The study that found IAPV to be associated with CCD also found IAPV in bees imported into the United States from Australia and in royal jelly samples imported from China. This raised a major concern about imports of Australian honey bees, which had only begun in 2005.
So entomologists Yanping (Judy) Chen and Evans, both also with the ARS Bee Research Laboratory, conducted a detailed genetic screening of several hundred honey bees that had been collected between 2002 and 2007 from colonies in Maryland, Pennsylvania, California, and Israel.
“Our study shows that, without question, IAPV has been in this country since at least 2002,” said Chen. “This work makes it clear that IAPV is not a recent introduction from Australia.”
But it also neither rules out nor reinforces the association between IAPV and CCD; it just settles the question of whether the recently imported Australian bees were the original source.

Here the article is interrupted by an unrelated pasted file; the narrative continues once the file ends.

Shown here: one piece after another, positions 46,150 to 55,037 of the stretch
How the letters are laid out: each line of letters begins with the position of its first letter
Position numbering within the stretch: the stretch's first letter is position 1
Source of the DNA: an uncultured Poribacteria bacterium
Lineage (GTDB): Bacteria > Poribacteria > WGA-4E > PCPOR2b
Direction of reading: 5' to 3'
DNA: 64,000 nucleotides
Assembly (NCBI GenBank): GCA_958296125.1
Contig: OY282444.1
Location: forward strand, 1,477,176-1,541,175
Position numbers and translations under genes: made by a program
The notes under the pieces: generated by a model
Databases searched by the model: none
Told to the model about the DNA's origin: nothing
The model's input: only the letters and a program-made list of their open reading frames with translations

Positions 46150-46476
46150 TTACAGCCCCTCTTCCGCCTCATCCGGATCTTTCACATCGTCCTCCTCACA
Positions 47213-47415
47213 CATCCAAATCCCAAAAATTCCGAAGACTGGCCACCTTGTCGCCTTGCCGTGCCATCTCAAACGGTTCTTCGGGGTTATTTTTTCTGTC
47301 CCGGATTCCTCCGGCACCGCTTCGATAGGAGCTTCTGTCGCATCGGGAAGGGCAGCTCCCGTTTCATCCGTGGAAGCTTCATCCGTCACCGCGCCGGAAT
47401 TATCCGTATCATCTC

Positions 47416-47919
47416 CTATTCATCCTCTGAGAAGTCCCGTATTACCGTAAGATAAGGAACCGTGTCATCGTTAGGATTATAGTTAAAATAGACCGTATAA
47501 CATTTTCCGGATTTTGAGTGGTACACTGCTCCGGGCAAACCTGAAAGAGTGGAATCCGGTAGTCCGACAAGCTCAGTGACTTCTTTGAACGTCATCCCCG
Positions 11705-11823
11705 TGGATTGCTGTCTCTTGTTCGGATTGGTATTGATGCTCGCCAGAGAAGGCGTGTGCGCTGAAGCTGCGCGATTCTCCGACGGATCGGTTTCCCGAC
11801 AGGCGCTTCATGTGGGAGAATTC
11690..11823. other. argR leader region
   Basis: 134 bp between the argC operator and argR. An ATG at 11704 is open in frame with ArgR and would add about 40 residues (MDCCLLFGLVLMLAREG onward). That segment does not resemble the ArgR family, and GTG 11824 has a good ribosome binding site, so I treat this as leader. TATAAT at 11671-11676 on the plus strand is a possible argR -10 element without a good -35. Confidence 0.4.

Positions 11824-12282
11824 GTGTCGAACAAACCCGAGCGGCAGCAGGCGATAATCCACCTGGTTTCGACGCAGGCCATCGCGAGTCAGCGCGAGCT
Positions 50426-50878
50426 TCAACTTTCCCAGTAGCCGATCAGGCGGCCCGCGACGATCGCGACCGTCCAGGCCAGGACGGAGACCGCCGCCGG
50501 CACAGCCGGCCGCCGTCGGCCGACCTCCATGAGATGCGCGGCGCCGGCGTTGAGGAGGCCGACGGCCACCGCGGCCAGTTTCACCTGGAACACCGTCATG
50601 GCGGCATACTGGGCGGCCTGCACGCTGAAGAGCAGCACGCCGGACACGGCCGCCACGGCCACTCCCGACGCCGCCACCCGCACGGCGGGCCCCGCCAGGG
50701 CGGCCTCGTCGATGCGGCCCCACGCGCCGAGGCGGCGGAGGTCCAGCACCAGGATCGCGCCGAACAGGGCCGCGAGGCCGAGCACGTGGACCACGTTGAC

Entomologist Yanping (Judy) Chen collects bee samples from colonies affected by colony collapse disorder. In the lab, she will analyze the samples for Israeli acute paralysis virus (IAPV) and other viruses.
The historical presence of IAPV in the United States does lead to a new question: Are there differences in virulence between imported and domestic IAPV strains? Chen is currently determining whether phenotypic differences exist among different viral strains. She’ll then try to identify the genes responsible for differences in the virulence.
To find out whether pathogens—IAPV or others—are indeed one of the factors in CCD, Evans has been collaborating with researchers from the University of Illinois to test honey bees from healthy and CCD-afflicted colonies as well as pre-CCD samples from 2002 on, for their abilities to mount immune responses.
In honey bees, exposure to pathogens activates the immune system, and different immuno-response genes are switched on by different pathogens. On the other hand, exposure to pesticides does not trigger immuno-response genes but arguably activates a different set of detoxifying genes. Evans and colleagues are looking for patterns in which either immune-related or detoxifying genes are activated in CCD versus healthy bees.
“Once we’ve analyzed the data from this study, we hope we’ll know whether pathogens or pesticides or both are factors to pursue,” Evans says.
Entomologist Jeff Pettis examines a screen used to monitor Varroa mites, a major pest of honey bee colonies worldwide and a possible contributing factor to colony collapse disorder.